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News Star Wars: Rise of the Resistance Standby Line and Boarding Groups at Disney's Hollywood Studios

GoofGoof

Premium Member
151 is the last group of the night, called around 7:05pm (4 groups more than yesterday).
With the park closing at 8PM they call the last group around 7:05. Next month when the park close goes up to 9PM will they potentially call more groups up until 8:05? If they are doing on average 150 groups in 10 hours will that add 15 more groups a day adding another hour? Do we know roughly how many people are in each group?
 

DCBaker

Premium Member
With the park closing at 8PM they call the last group around 7:05. Next month when the park close goes up to 9PM will they potentially call more groups up until 8:05? If they are doing on average 150 groups in 10 hours will that add 15 more groups a day adding another hour? Do we know roughly how many people are in each group?

Yes, groups should be calling for about another hour when the close moves to 9pm.

At last count from @lentesta back in late June, it was roughly 100 guests per group. It may be a little higher now just looking at the daily stats.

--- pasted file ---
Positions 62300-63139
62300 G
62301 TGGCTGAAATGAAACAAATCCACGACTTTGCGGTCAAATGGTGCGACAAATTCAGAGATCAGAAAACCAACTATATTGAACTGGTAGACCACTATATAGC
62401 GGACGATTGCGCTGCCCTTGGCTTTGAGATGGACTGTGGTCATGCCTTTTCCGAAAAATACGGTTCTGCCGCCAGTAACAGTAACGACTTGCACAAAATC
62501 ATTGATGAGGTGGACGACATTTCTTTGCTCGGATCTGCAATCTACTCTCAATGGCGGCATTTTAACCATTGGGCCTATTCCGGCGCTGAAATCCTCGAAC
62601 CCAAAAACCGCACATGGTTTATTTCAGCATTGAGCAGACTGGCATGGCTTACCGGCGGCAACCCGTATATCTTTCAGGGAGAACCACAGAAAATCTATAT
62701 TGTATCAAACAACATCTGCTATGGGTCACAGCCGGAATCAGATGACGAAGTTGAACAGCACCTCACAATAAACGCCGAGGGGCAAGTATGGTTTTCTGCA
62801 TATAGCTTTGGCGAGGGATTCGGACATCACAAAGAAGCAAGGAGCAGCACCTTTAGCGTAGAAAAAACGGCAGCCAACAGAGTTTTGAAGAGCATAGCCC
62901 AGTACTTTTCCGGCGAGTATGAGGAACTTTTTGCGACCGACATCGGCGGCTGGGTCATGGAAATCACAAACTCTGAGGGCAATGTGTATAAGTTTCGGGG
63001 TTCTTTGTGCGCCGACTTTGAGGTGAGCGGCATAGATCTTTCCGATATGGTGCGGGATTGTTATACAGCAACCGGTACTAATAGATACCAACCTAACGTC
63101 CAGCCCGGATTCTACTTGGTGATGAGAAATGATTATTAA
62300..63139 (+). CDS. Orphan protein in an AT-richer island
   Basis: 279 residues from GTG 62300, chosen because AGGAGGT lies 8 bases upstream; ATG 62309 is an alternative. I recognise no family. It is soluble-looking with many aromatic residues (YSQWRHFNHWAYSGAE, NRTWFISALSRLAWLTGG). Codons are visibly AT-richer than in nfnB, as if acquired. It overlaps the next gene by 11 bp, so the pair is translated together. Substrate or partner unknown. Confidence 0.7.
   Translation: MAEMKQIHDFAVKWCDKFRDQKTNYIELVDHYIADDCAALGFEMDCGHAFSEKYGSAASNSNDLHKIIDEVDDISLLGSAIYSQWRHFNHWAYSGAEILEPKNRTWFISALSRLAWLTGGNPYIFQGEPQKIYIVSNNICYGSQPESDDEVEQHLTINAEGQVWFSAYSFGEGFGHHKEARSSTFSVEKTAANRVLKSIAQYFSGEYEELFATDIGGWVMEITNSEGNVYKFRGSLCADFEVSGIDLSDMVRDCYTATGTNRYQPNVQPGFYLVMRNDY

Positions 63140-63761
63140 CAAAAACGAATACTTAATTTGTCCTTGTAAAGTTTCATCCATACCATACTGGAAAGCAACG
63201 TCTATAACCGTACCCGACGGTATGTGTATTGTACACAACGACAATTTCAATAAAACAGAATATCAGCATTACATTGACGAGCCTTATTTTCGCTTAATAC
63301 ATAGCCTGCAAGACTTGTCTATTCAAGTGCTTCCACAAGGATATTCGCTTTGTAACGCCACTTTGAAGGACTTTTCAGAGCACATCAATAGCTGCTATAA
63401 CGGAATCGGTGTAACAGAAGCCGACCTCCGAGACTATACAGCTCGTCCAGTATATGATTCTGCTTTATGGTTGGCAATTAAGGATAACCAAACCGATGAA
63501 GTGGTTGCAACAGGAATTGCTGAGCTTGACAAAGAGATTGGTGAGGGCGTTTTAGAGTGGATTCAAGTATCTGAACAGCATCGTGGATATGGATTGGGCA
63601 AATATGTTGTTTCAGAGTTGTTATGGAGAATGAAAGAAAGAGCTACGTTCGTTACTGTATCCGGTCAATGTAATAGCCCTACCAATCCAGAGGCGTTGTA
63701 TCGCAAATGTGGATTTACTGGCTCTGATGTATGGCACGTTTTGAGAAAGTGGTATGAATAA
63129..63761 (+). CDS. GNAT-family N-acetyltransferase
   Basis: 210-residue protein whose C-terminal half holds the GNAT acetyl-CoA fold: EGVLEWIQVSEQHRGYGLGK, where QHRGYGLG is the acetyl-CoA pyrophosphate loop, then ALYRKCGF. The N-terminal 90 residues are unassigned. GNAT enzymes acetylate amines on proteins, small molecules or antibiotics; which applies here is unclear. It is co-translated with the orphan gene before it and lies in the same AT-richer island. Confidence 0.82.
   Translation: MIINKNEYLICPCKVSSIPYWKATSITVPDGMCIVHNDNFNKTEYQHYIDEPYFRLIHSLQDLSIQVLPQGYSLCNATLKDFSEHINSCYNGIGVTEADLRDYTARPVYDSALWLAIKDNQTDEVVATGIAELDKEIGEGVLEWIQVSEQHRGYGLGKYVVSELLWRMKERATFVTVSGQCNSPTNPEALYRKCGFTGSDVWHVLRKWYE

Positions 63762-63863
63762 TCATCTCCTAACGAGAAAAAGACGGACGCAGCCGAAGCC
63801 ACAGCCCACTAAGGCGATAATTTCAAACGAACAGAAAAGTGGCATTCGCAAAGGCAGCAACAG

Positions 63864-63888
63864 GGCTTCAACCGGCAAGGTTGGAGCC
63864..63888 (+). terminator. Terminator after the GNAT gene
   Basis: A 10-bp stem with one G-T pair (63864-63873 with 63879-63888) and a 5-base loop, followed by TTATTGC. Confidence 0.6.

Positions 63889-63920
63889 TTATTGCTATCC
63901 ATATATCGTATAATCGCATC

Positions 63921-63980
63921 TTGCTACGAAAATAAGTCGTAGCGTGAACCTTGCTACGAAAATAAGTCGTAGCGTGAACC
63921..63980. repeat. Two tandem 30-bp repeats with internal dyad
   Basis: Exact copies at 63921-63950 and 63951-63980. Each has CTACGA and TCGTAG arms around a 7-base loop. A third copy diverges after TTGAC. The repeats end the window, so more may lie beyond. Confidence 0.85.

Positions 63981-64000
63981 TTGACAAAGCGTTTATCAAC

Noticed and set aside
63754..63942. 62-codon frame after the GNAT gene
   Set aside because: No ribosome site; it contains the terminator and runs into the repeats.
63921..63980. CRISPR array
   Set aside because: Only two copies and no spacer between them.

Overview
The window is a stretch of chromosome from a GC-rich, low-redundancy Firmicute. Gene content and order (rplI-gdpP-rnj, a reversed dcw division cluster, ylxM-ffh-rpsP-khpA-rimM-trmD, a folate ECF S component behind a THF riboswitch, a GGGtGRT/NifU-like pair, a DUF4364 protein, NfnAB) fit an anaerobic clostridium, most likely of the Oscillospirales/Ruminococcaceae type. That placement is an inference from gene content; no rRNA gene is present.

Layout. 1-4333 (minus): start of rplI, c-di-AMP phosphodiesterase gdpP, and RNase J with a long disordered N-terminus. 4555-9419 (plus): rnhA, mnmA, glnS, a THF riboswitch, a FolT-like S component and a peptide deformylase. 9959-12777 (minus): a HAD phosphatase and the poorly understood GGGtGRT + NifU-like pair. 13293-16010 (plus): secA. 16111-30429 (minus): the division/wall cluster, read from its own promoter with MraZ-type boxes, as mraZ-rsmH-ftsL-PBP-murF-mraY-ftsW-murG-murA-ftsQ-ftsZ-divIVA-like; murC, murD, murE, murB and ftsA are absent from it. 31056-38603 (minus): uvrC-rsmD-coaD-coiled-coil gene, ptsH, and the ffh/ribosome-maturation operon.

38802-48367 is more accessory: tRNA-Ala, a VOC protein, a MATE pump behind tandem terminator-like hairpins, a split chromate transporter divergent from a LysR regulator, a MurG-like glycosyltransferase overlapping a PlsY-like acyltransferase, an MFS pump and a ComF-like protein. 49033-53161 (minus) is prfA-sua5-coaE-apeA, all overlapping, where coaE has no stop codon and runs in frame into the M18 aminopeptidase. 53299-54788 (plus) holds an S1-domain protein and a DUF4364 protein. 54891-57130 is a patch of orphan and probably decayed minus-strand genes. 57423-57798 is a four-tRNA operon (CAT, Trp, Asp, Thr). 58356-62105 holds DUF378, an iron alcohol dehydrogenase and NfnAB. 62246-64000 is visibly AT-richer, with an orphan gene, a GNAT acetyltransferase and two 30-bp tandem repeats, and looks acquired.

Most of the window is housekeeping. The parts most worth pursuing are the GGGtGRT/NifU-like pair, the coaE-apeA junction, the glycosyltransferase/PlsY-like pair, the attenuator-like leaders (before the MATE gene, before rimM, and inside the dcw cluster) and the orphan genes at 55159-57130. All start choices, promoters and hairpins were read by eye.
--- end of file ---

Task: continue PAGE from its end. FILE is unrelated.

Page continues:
Hawg G

Well-Known Member
Complain about boarding groups all you want, but understand that standby pass would allow them for the first time to effectively kill a line before the park has closed. This is kind of the same behavior you have now as boarding groups close, but for every ride. But I just want to point out that changing the "lottery" aspect isn't going to add any capacity. At some point, when there are other new and impressive rides that open in the parks, demand will drop at RotR. But for now, and perhaps another year or two, this is the deal. I'd be afraid to move on to standby/fast pass with this ride in the foreseeable future.

Well, Indy opened in 1995, then RotR in 2019, so, how many of use will be too old by then? Although Star Tours was 1987.

And no, FoP isn’t in the same eagle. And it’s problems were from half of it not even opening for months ( years?)
 
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Hawg G

Well-Known Member
I believe the last ride of RotR's magnitude with Indiana Jones and the Temple of the Forbidden Eye. I recall it might have had 4 hour waits for a while when it opened. I really think folks miss the point on waiting. There is definitely a max folks with wait. 3 or 4 hours is about it. And a big part of that is how much of the queue is shown. If the queue is spilling out of the entrance a good bit, AND it says 3 hours, not many folks will enter that line.